The pre-2013 team race rules (Racing Rules of Sailing (RRS) Appendix D) allowed umpires to display a black flag if they wanted to hold a hearing after the race. Two examples of when they might do this are if there might be damage from contact, or if a team gains an advantage from a foul (think about an illegal mark trap where the boat that gains from the trap doesn't break any rule, so the umps can't make her spin to remove the advantage). The problem with using a black flag for this purpose is that, to the uninitiated, it looks as if some drastic penalty were being administered -- after all, in match racing a black flag ends the race and awards it to the other boat.
The pre-2013 Appendix D also allowed the umpires to display either a green flag or green-and-white flag to indicate "no penalty". The problem with an all-green flag is that sailors who are red/green colorblind can't tell it from a red flag, which of course means the exact opposite of a green one.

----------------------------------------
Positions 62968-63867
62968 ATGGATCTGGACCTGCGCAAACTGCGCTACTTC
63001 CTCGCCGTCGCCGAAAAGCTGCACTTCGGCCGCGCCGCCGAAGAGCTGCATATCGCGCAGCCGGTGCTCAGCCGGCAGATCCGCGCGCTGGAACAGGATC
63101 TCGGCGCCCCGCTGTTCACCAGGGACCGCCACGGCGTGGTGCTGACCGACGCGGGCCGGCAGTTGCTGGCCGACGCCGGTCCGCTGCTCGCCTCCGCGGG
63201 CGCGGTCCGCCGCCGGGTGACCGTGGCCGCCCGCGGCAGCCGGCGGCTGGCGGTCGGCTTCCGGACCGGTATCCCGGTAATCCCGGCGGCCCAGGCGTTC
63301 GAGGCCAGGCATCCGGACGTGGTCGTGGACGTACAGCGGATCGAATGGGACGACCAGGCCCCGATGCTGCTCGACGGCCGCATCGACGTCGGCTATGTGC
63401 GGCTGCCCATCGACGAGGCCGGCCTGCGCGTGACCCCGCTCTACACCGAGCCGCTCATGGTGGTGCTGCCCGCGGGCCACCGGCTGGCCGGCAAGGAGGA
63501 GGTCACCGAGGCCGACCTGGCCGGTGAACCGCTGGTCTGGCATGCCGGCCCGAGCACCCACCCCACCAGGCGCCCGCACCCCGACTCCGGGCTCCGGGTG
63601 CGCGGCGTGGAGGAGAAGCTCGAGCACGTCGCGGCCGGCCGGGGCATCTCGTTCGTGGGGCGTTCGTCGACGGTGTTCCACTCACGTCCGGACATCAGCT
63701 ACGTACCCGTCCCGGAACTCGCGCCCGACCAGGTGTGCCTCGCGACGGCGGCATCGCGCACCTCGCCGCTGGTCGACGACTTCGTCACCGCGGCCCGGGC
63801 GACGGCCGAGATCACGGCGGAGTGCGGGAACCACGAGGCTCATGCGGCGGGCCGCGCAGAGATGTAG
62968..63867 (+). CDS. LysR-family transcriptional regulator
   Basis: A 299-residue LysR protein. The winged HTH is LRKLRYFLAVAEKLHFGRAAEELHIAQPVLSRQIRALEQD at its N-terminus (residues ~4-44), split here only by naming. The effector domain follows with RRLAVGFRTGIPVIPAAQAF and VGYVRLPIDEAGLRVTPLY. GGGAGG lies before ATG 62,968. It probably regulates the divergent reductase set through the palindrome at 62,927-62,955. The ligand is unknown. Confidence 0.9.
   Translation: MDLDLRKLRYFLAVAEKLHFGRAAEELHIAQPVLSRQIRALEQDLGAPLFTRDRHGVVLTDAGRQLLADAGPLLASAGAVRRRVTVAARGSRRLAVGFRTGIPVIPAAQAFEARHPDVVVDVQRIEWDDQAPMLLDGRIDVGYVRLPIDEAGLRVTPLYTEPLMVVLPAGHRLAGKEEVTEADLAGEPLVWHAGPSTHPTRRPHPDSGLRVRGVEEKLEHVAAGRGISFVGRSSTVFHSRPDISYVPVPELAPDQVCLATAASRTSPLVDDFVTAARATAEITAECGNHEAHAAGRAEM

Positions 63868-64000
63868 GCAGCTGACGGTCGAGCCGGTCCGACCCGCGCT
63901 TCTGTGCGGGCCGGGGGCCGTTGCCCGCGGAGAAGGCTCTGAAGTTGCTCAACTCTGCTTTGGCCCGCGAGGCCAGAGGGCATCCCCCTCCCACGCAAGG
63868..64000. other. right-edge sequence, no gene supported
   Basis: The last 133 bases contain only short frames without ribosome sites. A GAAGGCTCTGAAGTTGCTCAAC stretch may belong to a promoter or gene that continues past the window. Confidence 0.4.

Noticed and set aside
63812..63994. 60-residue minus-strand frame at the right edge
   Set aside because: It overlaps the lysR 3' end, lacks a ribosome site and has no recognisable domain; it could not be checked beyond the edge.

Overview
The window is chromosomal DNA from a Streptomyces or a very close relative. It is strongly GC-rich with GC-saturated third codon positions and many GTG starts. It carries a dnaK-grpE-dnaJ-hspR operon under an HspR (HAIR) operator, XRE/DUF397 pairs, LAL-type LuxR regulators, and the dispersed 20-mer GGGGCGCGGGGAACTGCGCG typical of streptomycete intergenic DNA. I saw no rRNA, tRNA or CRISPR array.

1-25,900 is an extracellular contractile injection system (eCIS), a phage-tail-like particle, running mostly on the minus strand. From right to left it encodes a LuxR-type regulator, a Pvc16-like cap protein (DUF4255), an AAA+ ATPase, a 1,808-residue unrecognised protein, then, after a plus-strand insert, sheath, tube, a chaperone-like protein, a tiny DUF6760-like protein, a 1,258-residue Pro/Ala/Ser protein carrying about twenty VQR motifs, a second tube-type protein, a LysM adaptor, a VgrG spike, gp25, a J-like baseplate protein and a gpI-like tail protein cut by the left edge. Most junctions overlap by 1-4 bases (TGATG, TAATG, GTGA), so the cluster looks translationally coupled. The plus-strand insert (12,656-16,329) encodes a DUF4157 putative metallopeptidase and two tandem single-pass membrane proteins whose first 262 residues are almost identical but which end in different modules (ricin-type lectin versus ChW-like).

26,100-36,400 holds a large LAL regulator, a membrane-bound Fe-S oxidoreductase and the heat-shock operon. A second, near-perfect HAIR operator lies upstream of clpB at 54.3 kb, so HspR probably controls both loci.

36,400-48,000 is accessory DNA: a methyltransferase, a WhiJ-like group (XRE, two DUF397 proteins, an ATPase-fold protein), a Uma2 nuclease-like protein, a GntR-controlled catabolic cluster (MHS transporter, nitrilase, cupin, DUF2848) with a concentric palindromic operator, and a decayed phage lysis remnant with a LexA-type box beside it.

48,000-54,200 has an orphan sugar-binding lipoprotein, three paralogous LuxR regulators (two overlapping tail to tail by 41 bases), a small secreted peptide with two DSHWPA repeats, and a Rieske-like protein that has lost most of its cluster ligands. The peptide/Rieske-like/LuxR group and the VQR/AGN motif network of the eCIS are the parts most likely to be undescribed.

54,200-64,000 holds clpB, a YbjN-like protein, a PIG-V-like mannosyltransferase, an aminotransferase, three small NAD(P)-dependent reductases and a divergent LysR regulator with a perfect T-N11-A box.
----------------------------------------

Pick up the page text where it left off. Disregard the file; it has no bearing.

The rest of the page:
Appendix D of the 2013-2016 Racing Rules of Sailing solves these problems by changing the black flag to a "black and white" flag, and requiring a "green and white" flag for "no penalty". This, of course, poses the question of exactly what green-and-white and black-and-white flags might look like.
Appendix C for Match Racing has always specified a green-and-white flag signifying "no penalty", and most event organizers meet that requirement with something like this:
So, before January 1, 2013, when the new RRS take effect, we should go to the local sailmaker (or flagmaker) to get a new set of diagonal black-and-white flags -- or add a diagonal white stripe to the flags we already have.